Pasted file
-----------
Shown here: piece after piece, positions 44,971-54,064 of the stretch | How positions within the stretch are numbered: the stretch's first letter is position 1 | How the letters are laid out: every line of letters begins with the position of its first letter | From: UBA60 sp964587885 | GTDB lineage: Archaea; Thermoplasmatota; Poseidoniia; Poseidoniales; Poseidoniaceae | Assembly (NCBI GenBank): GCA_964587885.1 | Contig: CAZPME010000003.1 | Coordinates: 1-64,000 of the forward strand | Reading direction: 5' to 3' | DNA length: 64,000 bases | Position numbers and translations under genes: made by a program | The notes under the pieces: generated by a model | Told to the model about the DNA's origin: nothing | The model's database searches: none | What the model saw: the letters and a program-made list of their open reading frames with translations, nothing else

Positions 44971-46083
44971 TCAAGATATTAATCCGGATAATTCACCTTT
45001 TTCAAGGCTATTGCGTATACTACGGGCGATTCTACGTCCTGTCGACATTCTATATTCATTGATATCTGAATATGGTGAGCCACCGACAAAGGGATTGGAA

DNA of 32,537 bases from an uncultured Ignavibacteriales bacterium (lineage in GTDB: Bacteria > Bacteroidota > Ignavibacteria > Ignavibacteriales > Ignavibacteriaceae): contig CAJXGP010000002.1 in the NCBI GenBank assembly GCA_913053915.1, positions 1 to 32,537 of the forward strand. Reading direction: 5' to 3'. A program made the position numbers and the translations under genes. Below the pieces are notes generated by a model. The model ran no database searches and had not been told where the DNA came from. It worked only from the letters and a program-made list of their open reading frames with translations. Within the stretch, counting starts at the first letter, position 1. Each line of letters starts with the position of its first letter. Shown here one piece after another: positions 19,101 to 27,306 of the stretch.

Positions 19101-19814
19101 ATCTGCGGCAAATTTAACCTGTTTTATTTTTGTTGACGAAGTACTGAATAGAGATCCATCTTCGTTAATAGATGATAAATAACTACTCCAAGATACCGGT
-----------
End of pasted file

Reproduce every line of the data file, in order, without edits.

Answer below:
Shown here: piece after piece, positions 44,971-54,064 of the stretch | How positions within the stretch are numbered: the stretch's first letter is position 1 | How the letters are laid out: every line of letters begins with the position of its first letter | From: UBA60 sp964587885 | GTDB lineage: Archaea; Thermoplasmatota; Poseidoniia; Poseidoniales; Poseidoniaceae | Assembly (NCBI GenBank): GCA_964587885.1 | Contig: CAZPME010000003.1 | Coordinates: 1-64,000 of the forward strand | Reading direction: 5' to 3' | DNA length: 64,000 bases | Position numbers and translations under genes: made by a program | The notes under the pieces: generated by a model | Told to the model about the DNA's origin: nothing | The model's database searches: none | What the model saw: the letters and a program-made list of their open reading frames with translations, nothing else

Positions 44971-46083
44971 TCAAGATATTAATCCGGATAATTCACCTTT
45001 TTCAAGGCTATTGCGTATACTACGGGCGATTCTACGTCCTGTCGACATTCTATATTCATTGATATCTGAATATGGTGAGCCACCGACAAAGGGATTGGAA

DNA of 32,537 bases from an uncultured Ignavibacteriales bacterium (lineage in GTDB: Bacteria > Bacteroidota > Ignavibacteria > Ignavibacteriales > Ignavibacteriaceae): contig CAJXGP010000002.1 in the NCBI GenBank assembly GCA_913053915.1, positions 1 to 32,537 of the forward strand. Reading direction: 5' to 3'. A program made the position numbers and the translations under genes. Below the pieces are notes generated by a model. The model ran no database searches and had not been told where the DNA came from. It worked only from the letters and a program-made list of their open reading frames with translations. Within the stretch, counting starts at the first letter, position 1. Each line of letters starts with the position of its first letter. Shown here one piece after another: positions 19,101 to 27,306 of the stretch.

Positions 19101-19814
19101 ATCTGCGGCAAATTTAACCTGTTTTATTTTTGTTGACGAAGTACTGAATAGAGATCCATCTTCGTTAATAGATGATAAATAACTACTCCAAGATACCGGT